psychiatrist, therapist and school

Discussion in 'General Parenting' started by Kjs, Apr 6, 2007.

  1. Kjs

    Kjs Guest

    Every day I here new stories from school, VP, teachers,difficult child. difficult child was sick two days. Third day I went into school to meet him at his locker to be sure he took all work home. Math teacher walked by and said "he didn't turn in any work today, thought you should know that". (he was sick!!!) However we did go online to the mathbook and he did do the math. Forgot it in the car of the person who gives him a ride. Turns out, that lady returned the work to the school office that day. difficult child desk in English is separated from all others.
    Thursday psychiatrist...said school is targeting him. He is doing much better, but medications can only do so much. School needs to work with him too. Said difficult child isn't doing these things purposely, not planned out that he is going to be angry today. Wants him off Lexapro.
    therapist later the same day. therapist said he is going to call school to see what is going on. Why is he being separated when he does NOT do these things on purpose.
    difficult child knows teachers separate him,kids pick on him because of that. difficult child said he has been handling his anger better, but acknowledges he can do better.
    I am REALLY ticked off. Math teacher sends a note home: difficult child "refused" to participate in warm-ups today. He will recieve a ZERO for today.
    Spoke to difficult child asked why. difficult child said he wasn't in math for warmups he was with spec. Ed. Teacher. Should I confront math teacher or let it go??
     
  2. LittleDudesMom

    LittleDudesMom Well-Known Member Staff Member

    K,

    I would definately speak to the math teacher. The fact that she didn't put " 2 and 2 together" regarding his homework while he was out sick, and also gave him a zero for work not complete when he wasn't even in class, would make me call asap. Sounds like a pure power trip to me.

    Stay calm, list both examples and direct the question away from your son by asking something like "is it your policy to require homework from students their first day back (most teachers give students, at minimum, an extra day) from being sick?" And, "is it your procedure to give kids a zero for work not done because they weren't in class?"

    One word of caution - take your difficult child's words with a grain of salt. I'm not saying that he would deliberately lie to about refusing to do the work, but she could have asked him when he returned to class at which time he refused. But, it does sound like this teacher is being unfair.

    Sharon
     
  3. OpenWindow

    OpenWindow Active Member

    I'd definitely talk to the teacher. I am going through the same thing. I emailed the resource room teacher my concerns about his regular classroom teacher. She was giving difficult child a 0 out of 300 on a project I never knew he was working on and I wasn't too happy. She forwarded my email to the teacher - yikes, not what I wanted! Anyway, it got the results I wanted even if there were some uncomfortable moments between me and his teacher - she thought I was going around her and was a little upset. difficult children teachers all started talking to each other again about the best way to help difficult child and it's no longer about his choices or actions but what we can do to help him make the right choices and act appropriately.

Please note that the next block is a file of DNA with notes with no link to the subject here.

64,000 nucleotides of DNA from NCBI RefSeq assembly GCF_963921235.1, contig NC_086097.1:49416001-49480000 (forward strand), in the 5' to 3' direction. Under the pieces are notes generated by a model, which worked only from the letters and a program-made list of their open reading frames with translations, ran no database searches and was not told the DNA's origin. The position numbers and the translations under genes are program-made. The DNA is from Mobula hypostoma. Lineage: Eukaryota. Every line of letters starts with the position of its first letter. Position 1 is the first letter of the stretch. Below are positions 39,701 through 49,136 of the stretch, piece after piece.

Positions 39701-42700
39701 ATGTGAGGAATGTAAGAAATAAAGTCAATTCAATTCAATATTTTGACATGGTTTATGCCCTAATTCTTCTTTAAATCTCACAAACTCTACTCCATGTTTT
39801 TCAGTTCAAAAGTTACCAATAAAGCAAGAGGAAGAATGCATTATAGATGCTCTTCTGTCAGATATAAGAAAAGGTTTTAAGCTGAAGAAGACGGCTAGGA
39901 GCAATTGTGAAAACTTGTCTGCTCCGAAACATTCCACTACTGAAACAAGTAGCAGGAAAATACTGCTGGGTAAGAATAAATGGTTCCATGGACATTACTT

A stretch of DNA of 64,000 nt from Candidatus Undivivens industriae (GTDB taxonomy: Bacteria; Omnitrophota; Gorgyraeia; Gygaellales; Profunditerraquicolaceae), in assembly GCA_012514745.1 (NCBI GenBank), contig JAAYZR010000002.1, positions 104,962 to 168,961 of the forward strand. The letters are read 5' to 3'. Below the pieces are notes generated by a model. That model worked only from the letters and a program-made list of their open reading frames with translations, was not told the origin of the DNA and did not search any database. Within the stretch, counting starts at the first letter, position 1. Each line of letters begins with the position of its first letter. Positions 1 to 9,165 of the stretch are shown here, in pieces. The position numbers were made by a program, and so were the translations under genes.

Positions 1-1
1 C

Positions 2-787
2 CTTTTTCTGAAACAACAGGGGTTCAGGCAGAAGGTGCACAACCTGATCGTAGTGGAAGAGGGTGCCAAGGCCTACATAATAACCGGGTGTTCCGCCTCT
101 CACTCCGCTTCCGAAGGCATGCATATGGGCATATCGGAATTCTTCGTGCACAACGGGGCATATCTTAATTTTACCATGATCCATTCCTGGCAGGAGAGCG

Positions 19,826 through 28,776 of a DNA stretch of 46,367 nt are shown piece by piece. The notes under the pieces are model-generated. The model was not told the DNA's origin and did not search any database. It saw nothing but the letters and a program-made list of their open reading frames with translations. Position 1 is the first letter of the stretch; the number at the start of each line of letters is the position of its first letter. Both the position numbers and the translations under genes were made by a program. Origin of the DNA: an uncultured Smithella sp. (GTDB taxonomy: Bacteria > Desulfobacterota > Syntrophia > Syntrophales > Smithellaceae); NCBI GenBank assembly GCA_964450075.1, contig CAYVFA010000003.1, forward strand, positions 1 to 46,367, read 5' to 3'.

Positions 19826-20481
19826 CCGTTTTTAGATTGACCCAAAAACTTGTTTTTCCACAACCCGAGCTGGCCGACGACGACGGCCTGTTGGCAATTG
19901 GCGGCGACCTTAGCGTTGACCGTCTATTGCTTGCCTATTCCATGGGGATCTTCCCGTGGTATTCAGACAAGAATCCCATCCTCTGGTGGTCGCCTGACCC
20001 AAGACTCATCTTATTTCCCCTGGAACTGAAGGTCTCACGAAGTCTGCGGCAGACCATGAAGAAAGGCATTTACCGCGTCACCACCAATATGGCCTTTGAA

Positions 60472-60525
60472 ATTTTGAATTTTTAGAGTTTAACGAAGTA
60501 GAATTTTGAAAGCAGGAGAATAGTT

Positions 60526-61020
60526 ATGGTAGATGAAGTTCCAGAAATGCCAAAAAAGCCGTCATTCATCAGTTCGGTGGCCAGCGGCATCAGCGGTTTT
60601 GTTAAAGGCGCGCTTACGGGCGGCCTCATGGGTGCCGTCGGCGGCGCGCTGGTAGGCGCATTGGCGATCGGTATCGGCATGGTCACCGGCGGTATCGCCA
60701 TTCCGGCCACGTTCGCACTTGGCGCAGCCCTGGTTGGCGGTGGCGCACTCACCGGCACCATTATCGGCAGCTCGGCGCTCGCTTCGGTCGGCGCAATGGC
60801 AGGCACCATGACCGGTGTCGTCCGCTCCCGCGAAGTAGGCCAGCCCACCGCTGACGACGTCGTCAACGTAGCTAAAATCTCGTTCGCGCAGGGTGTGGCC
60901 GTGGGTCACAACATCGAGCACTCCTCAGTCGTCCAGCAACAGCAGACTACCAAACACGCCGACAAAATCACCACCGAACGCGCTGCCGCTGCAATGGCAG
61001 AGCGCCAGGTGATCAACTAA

I hate when they use words like "refused" or "chose" because to me that means they are just not getting it.

    Do you have anyone at school who you feel is on the same page as you, in case your talk with the math teacher isn't successful?
     
  4. Kathy813

    Kathy813 Well-Known Member Staff Member

    Rather than assume that the teacher is on a power trip or had some evil motive, I would simply ask for a conference with the teacher (in person) and get it straightened out.

    I don't know how many classes a day your difficult child's math teacher has but I know that with my 150 students, I really don't always remember who came in late, who was absent, and who simply didn't "feel" like working that day (I do disagree with the idea that students don't simply refuse to work at times ~ particularly teenagers). I do my best to keep it straight but there are times when I get confused and give a zero by accident when it turns out the student was late or absent. I am happy to change the grade when the mistake is pointed out and the work is made up.

    As far as the number of days allowed for make up work, that should be covered either in writing by the school or teacher at the beginning of the semester or school year. That is something else you could ask about at the conference.

    I would not go in with a confrontational attitude. That really doesn't help the situation.

    You might even want to request a conference with all of the teachers to make sure everyone is on the same page about your child's special needs. I have been in situations where I wasn't even told the child had an IEP until the middle of the semester. It's hard to make accommodations when you don't know what they are.

    ~Kathy

     
  5. Liahona

    Liahona Active Member

    If its more then one teacher I think it might be a good idea for someone to educate them on what disabilities he has and how that looks in a school environment and what they can do to help or what they might be doing to make it worse. Just because they're teachers doesn't mean they know about diabilities. You've had some problems with this school in the recent past. Maybe therapist would be a good choice to educate them. This assumes that they aren't on a power trip and doing this because of the past issues. If they are - thank goodness its the end of the school year.

    Either way talking to his teachers is a good idea.
     
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